In the remote village of Kaikor, in the desert of Turkana, northern Kenya, a little boy listens as strangers get out of a car. As soon as they approach him, he scampers away, too shy to stick around and be introduced.
Kenya Red Cross team leader James Mwangi knows the boy, though, and with a few gentle words and gestures soon convinces him to meet the strangers.
“This is Kanyang,” James says. “He’s nine.”
There are gasps. Nine? The boy is the size of a four year old.
For the last six weeks, Kanyang has been staying at a Red Cross centre for severely malnourished children. The centre is housed in a maternity building that the Kenya Red Cross built during its maternal and sexual health campaign in Turkana. But with 37 per cent of children under five acutely malnourished (9.4 per cent severely malnourished) in the northern part of Turkana, it’s been converted into a stabilisation centre for the worst cases.
Donations save lives
Six weeks ago, Kanyang’s grandmother brought him to the centre. She was at her wits’ end, not knowing or having the resources to help this little boy survive Kenya’s food crisis. A photograph of him being cradled by the Kenya Red Cross secretary general was soon broadcast around the country and spurred thousands to donate for food relief.
The photographer who took the pictures sees him today and exclaims: “I can’t believe it’s him. He looks so much better.”
Thanks to the Kenya Red Cross feeding him highly nutritious foods designed for severely malnourished children, Kanyang is not only walking around but is able to run short distances. The lack of nutrition has clearly hampered his development, though. He doesn’t speak, he may be visually impaired, and he’s tiny for his age. But he’s able to run around, and he’s survived.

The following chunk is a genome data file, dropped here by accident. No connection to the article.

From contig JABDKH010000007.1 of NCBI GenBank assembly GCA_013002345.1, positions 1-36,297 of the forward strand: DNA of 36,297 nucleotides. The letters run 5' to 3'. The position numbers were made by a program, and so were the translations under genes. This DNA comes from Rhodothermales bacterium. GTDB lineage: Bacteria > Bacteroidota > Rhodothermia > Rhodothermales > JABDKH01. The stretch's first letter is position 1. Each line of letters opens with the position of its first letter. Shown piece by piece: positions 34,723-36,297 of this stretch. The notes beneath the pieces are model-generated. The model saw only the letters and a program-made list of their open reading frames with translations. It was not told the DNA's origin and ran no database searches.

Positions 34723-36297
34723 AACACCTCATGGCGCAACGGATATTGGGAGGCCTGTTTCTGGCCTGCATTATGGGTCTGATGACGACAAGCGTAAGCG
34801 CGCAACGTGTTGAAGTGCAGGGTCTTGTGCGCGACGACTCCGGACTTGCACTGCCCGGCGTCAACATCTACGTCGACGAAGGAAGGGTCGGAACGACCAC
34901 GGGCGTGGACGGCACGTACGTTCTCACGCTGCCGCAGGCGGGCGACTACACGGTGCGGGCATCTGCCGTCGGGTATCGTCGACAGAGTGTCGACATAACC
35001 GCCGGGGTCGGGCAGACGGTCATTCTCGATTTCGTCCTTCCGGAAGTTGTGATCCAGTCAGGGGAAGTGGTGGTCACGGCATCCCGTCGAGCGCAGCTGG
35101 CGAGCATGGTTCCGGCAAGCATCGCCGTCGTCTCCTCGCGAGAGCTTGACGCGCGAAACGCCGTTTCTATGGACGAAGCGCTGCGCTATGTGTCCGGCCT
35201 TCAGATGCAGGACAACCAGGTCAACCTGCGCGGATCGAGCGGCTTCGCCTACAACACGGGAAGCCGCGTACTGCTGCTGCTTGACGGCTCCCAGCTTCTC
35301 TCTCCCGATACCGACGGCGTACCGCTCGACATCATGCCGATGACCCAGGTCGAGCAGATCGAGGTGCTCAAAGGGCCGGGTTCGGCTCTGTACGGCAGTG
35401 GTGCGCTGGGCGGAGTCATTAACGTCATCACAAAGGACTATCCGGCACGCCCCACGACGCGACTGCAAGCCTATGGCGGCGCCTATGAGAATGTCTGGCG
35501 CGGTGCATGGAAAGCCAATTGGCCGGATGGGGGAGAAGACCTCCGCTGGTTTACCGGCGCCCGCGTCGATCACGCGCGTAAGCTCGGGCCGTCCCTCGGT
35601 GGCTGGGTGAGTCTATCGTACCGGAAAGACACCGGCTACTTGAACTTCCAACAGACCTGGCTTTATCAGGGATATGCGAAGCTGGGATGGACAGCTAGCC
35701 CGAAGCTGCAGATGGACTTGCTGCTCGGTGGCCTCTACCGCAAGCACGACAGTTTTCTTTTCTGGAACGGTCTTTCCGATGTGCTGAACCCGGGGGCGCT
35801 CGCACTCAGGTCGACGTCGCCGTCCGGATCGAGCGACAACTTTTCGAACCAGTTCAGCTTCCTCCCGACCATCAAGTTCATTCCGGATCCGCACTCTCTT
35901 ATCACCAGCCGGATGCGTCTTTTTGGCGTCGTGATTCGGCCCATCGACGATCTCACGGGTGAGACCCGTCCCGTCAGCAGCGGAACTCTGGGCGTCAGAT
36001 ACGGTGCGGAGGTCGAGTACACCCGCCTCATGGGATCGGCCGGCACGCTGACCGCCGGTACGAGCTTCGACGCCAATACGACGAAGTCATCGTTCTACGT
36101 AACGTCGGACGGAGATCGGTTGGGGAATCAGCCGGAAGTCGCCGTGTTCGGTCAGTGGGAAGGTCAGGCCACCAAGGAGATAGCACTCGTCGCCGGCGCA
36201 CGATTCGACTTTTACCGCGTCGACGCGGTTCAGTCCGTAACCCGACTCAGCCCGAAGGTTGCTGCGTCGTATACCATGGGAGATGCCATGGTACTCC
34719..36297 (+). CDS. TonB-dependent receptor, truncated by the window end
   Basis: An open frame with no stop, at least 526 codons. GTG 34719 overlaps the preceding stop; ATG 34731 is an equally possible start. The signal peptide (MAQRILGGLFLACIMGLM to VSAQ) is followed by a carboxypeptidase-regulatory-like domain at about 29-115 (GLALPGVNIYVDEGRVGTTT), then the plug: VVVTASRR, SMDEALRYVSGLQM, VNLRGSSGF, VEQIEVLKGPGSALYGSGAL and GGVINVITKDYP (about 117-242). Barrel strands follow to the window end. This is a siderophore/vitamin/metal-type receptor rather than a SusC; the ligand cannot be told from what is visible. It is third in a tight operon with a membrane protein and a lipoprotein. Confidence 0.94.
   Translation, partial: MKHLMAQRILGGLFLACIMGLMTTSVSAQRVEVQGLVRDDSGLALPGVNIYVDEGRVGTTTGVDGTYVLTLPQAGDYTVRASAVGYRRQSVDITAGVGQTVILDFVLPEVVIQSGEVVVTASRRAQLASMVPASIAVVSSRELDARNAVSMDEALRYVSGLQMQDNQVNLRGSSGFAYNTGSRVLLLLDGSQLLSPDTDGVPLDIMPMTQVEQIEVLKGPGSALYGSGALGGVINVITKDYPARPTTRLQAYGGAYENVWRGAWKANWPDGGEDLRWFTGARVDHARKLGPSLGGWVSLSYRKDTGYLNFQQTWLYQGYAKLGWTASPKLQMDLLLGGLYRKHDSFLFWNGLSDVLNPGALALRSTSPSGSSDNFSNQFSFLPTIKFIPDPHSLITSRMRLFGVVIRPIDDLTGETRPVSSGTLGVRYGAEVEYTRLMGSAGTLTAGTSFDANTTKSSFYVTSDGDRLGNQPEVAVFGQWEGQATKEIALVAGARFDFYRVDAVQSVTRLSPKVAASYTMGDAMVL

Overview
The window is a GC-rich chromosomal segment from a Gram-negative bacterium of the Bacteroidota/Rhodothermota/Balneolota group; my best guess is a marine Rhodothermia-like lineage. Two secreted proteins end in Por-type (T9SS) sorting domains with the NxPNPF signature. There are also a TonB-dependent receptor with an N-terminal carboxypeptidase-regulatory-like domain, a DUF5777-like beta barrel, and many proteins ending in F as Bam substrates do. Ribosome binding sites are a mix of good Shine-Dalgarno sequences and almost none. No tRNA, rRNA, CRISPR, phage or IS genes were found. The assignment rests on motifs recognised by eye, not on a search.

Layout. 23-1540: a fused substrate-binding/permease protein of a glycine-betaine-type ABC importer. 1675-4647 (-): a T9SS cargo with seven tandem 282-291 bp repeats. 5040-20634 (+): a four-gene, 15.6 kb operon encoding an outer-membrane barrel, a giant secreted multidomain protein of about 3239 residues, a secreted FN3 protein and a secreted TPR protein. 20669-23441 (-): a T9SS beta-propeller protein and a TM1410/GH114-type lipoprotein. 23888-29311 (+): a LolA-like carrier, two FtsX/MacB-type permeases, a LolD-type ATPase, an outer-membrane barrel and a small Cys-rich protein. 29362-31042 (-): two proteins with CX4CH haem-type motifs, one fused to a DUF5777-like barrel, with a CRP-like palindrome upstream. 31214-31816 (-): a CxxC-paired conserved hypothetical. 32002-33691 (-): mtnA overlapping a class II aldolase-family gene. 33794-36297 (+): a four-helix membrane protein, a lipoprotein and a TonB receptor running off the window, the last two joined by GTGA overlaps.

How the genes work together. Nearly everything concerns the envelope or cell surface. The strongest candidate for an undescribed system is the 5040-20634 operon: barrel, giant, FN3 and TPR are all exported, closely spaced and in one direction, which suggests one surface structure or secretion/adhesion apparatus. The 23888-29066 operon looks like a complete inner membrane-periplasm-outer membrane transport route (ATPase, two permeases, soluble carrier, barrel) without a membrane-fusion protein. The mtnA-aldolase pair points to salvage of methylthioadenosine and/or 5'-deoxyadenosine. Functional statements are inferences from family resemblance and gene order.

Food for babies and mothers
© InfoIn one bed at the centre, there’s a little boy – probably around five years old but it’s so difficult to tell, holding a swaddled baby. The baby looks like a newborn but is actually around three months old. He was a triplet. One of the babies died, and the mother is breastfeeding the other.
This little one was given to his grandmother to raise, but she didn’t have any milk so the baby became severely malnourished. He was brought to the Red Cross stabilisation centre, where he’s given a special milk for malnourished babies. His mother receives a highly nutritious corn/soy porridge called Unimix so she’s healthy enough to continue feeding the other baby.
In an area where there’s one doctor for every 155,600 people, the centre has literally been a lifesaver for children.
Read about the East Africa Food Crisis Appeal